Florida’s state constitution requires the state to operate a school system. This has produced in Florida and elsewhere an extremely expensive, highly ineffective, and intellectually dangerous educational program. Public schools have guaranteed customers – students; guaranteed income — taxpayers and no effective competition. It’s a recipe for failure.
It’s also a recipe for ideological indoctrination – like, “The government is here to help you” or, “Lincoln was a great president” or, “All patriots support the nation’s wars” and – today – “You can be any gender you want, or no gender.
Florida had an illicit contract with Disney that it tampered with for unconstitutional purposes — punitive speech. The First Amendment nullifies the government’s power to regulate, reward, or punish speech. It assumes that the listener, not the government, can decide which speech to accept and which to reject. Moreover, the purpose of the amendment is to encourage open, broad, vigorous, even caustic debate about government policies and personnel.
Government interference in contracts for punitive purposes and government sanctioning of speech because of its content is always unconstitutional.
All this happened because of corporatism. Corporatism originated shortly after the 13 colonies seceded from Britain and began to form corporations, often of those who had lent money to the colonies to fight the revolution. At the time, companies were considered agents of the state, which freed them from competition.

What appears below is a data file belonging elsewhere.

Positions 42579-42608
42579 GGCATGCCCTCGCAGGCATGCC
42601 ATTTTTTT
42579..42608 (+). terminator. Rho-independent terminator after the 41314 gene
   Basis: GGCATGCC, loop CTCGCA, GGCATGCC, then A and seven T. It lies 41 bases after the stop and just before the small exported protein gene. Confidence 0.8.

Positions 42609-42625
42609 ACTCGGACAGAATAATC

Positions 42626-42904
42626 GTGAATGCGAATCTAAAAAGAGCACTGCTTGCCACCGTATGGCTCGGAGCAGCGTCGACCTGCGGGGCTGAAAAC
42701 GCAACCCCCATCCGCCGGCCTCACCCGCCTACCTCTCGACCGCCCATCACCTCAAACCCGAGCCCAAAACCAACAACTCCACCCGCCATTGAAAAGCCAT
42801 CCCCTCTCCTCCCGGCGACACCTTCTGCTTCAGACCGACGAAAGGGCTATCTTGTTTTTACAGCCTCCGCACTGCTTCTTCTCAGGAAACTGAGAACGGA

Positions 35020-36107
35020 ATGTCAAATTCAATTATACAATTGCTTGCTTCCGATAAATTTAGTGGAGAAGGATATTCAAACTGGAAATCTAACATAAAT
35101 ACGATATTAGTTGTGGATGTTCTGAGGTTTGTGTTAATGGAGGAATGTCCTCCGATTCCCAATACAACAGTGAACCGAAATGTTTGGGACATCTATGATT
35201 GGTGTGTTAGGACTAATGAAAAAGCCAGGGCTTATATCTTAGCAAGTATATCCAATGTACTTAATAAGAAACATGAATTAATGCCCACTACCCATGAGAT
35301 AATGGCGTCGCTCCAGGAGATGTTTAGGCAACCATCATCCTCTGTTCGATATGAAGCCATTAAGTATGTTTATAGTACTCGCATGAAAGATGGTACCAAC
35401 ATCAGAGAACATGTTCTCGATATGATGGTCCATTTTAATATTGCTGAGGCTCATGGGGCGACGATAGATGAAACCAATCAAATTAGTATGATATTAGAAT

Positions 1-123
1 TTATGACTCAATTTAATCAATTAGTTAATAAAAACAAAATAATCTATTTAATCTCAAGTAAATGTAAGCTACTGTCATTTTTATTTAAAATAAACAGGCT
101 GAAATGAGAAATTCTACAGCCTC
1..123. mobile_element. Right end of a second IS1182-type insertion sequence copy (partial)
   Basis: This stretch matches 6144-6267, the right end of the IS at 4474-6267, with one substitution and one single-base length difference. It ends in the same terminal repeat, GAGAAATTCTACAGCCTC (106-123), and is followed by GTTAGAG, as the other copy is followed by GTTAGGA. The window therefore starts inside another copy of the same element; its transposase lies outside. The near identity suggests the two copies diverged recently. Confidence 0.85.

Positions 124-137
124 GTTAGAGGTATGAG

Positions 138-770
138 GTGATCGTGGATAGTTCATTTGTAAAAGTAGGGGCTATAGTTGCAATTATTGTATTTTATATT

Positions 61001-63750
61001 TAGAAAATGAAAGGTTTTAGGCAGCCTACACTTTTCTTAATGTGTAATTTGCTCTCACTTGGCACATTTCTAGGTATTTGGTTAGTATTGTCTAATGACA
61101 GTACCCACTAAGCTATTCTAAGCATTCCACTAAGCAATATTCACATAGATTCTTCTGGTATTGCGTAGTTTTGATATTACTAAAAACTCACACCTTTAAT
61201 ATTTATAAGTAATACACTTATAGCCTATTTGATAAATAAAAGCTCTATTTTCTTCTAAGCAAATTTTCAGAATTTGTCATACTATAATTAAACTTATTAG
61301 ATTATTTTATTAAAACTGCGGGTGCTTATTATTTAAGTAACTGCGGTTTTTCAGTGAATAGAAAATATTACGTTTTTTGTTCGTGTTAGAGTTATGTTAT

One of the purposes of the Commerce Clause in the Constitution is to prevent states from hindering commerce through monopolies and tariffs.
It would be 100 years before the Supreme Court abandoned its “beneficiary of privileges” theory of corporations and viewed corporations as “voluntary aggregates of investors” – investors recognizing that corporations have only the rights and powers that their founders gave them.
In the case of Florida and Disney, the symbiotic relationship between the two is dangerous because Disney wields state power without its constitutional restraints, and Florida politicians understandably expect public flexibility and contributions. Disney policies.
Add to all this the violation by public schools of the parent/child relationship – partially corrected by the new legislation – by interfering in an area of moral learning that the Supreme Court has left to parents, and you have the monstrosity constitutional which is the offspring government which does not admit any constraint.
Thomas Jefferson, who wrote that our rights come from God, and James Madison, who wrote that individuals are sovereign, would not recognize government in America today. It is a force without reason. It is power without restraint. And he considers our natural rights as privileges that he can deny us.
Why do we allow this?
• Andrew P. Napolitano is a former law professor and New Jersey Superior Court judge who has published nine books on the United States Constitution.